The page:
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15 May 2009 @ 09:25 am
Boston: Thursday, May 14th  
So after landing in Boston at 6 am, it took me a while to get out of Logan Airport. The combination of no sleep+ my usual obliviousness to the world around me had me bumbling about like a fool. When I finally got on the Silver Line bus and was leaving the airport I finally got to look around for the first time, and my first thought was "Dang. Massachusetts is FLAT." I mean, in California no matter where you are there are mountains on the horizon. But in Boston there was nothing but buildings and a grey sea. It was weird.

So after switching from the Silver Line to the Red Line, from the Red Line to the Green 'B' Line, I finally made it out to Harvard Street, where my brother was waiting. We went back to his house, which is a crowded old building split into two separate apartments; if I understood his explanation there are eight people living in each of the apartments? People were getting ready to go to work just as I came in, so I wasn't able to talk to anyone. That was fine, though, because I was barely coherent.

After a quick nap (maybe 1 hour?) Kenny and I went out to Boston Commons.  He had work at 12, so we only managed a lap around the park before he took off, but we did get a few pictures in:

I got a friendly greeting from a local frog.

 
I hung out with some ducks...


...and admired some swanboats...


...and stopped to smell the roses tulips.
 

Then Kendrick headed off to work and I wandered in the Massachusetts State House.  It's a great looking building with some interesting frescoes/sculptures inside.  When I came in a tour had just started so the volunteer working the front told me to join it.  Big mistake.  The tour was for a group of retarded mentally disabled [insert whatever the PC term is nowadays] people, so the docent was EXTREMELY general.  I mean, she would say stuff like "And THIS statue is of GEORGE WASHINGTON, our FIRST president.  Do you know who our CURRENT president is?"  (I swear, she asked if they knew who Obama at least three times.)  But it was still kinda neat, because you can see what the state really gloms onto for their identity.  (I've never been to CA's capital; I wonder what they have there?)  Apparently the big events in Boston are still the Tea Party and Paul Revere's ride.  But about halfway through the tour I ditched and wandered back out of the State House to begin following the Freedom Trail.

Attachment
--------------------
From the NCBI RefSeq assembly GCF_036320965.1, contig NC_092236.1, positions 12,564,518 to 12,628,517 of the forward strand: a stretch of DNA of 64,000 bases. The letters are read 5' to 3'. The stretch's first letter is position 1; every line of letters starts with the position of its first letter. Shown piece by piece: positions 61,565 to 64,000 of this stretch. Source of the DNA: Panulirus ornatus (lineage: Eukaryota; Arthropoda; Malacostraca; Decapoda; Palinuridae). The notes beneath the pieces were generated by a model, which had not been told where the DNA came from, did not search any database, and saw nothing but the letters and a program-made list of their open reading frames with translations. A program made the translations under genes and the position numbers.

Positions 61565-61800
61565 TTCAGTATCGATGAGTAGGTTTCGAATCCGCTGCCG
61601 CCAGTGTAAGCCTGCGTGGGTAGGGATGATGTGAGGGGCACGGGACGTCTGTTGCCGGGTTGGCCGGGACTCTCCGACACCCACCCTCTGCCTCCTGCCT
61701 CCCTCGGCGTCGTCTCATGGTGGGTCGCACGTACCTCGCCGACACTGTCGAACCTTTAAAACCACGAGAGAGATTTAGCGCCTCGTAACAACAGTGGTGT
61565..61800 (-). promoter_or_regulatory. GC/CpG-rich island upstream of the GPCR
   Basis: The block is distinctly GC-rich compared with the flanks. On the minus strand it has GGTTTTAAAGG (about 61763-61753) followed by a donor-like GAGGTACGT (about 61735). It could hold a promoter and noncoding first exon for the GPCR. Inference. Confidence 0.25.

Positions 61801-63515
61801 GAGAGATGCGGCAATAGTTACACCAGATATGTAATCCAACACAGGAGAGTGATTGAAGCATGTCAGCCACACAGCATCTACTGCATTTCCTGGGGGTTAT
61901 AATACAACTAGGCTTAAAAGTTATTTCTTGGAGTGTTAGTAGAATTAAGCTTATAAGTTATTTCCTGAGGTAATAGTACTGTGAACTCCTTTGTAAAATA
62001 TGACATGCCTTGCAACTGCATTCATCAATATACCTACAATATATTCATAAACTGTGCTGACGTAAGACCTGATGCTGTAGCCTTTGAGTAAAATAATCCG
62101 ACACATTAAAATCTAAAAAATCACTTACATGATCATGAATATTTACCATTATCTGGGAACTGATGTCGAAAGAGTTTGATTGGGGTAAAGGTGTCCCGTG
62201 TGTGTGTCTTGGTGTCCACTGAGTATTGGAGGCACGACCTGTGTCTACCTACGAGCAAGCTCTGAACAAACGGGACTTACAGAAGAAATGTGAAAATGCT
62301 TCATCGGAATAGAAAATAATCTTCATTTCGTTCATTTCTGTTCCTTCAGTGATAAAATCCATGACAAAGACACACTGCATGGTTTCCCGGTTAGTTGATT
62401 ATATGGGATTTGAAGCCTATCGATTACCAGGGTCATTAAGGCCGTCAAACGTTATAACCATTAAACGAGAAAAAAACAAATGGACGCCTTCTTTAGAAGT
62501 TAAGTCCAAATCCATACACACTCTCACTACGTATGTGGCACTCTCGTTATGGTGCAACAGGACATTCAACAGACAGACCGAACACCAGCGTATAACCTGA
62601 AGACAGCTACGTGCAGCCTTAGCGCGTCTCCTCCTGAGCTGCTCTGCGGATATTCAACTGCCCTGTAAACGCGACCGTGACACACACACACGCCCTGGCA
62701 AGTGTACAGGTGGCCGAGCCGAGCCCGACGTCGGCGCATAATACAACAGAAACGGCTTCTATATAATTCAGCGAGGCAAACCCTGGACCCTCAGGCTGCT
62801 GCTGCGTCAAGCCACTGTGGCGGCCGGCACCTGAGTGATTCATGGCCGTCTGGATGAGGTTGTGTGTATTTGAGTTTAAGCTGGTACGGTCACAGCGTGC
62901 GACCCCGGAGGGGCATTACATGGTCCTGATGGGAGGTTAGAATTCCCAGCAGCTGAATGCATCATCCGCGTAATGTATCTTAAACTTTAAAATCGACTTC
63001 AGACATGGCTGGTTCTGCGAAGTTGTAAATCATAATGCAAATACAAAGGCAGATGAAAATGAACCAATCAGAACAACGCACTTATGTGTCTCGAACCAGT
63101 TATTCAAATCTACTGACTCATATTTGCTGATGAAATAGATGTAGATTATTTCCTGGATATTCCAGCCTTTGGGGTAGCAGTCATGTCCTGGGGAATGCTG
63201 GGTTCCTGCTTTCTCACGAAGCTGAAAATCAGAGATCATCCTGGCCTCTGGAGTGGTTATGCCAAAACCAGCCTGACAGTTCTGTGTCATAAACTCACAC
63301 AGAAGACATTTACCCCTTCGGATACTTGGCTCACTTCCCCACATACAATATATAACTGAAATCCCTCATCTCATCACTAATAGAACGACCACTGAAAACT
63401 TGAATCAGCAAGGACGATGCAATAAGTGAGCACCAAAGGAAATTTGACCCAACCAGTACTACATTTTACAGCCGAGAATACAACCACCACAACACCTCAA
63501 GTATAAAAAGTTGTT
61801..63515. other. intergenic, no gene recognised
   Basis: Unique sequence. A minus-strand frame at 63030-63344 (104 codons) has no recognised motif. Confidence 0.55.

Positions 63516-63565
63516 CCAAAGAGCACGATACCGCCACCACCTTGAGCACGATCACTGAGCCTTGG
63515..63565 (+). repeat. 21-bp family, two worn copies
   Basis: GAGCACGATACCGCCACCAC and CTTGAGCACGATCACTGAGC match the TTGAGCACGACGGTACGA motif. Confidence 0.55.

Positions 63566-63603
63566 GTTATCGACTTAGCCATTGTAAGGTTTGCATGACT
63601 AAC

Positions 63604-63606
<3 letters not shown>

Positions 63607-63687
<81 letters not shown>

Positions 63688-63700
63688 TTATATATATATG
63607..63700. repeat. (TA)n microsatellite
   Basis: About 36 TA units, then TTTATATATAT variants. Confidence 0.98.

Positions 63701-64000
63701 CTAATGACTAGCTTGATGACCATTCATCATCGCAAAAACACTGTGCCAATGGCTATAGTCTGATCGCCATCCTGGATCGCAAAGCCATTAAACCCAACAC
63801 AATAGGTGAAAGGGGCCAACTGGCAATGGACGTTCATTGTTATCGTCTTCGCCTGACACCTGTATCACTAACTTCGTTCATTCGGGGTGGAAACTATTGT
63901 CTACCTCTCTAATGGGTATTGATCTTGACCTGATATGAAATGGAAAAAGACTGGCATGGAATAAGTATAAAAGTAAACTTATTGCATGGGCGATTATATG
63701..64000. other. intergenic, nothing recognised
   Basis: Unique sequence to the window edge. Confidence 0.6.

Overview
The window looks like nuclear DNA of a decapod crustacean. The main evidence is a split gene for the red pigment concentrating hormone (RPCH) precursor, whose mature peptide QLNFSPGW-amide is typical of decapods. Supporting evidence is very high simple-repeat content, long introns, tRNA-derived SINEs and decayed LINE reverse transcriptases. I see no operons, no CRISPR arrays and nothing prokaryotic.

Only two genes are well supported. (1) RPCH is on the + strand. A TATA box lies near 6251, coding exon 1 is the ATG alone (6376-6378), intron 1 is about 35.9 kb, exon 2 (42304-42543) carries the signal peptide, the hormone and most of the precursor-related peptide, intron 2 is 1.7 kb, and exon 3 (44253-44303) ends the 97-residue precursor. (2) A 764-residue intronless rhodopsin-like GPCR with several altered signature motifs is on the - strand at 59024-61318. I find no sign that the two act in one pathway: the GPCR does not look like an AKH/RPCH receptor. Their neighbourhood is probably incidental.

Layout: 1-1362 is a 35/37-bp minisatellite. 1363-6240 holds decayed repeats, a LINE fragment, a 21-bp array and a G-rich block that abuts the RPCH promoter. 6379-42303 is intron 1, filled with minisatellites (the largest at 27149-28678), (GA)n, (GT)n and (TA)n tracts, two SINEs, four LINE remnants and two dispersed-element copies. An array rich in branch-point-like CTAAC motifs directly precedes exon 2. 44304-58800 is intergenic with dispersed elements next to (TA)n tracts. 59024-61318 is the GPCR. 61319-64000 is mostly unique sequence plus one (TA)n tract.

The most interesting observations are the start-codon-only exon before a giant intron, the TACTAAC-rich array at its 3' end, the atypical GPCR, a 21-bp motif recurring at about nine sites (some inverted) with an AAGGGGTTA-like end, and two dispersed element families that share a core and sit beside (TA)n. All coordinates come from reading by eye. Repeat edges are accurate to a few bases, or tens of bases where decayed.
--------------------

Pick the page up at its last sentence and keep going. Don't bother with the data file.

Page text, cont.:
The Freedom Trail is a red line painted on the sidewalk (or laid out with red bricks) that creates a path connecting many of Boston's most famous sites.  It starts at Boston Commons, winds its way through the city and terminates up at Bunker Hill.  My goal was to complete the entire path, since I figured movement would keep me awake and I wanted to see as much of Boston as possible.
 

Granary Burying Ground
 

It amazes me how you'll just turn a corner in Boston and BAM! there's a graveyard.  The headstones are in such neat little rows; if I am remembering my history correctly they were moved to look prettier, and no longer actually mark where their namesake is interred. 
 

I thought this was such a neat looking skull. 
 
I like cemetaries.  They're so quiet and peaceful.  I always had to rush in and out of the ones I visited in England and Scotland because my traveling companions thought it terribly, horribly morbid, so it was nice to be able to linger and really look around.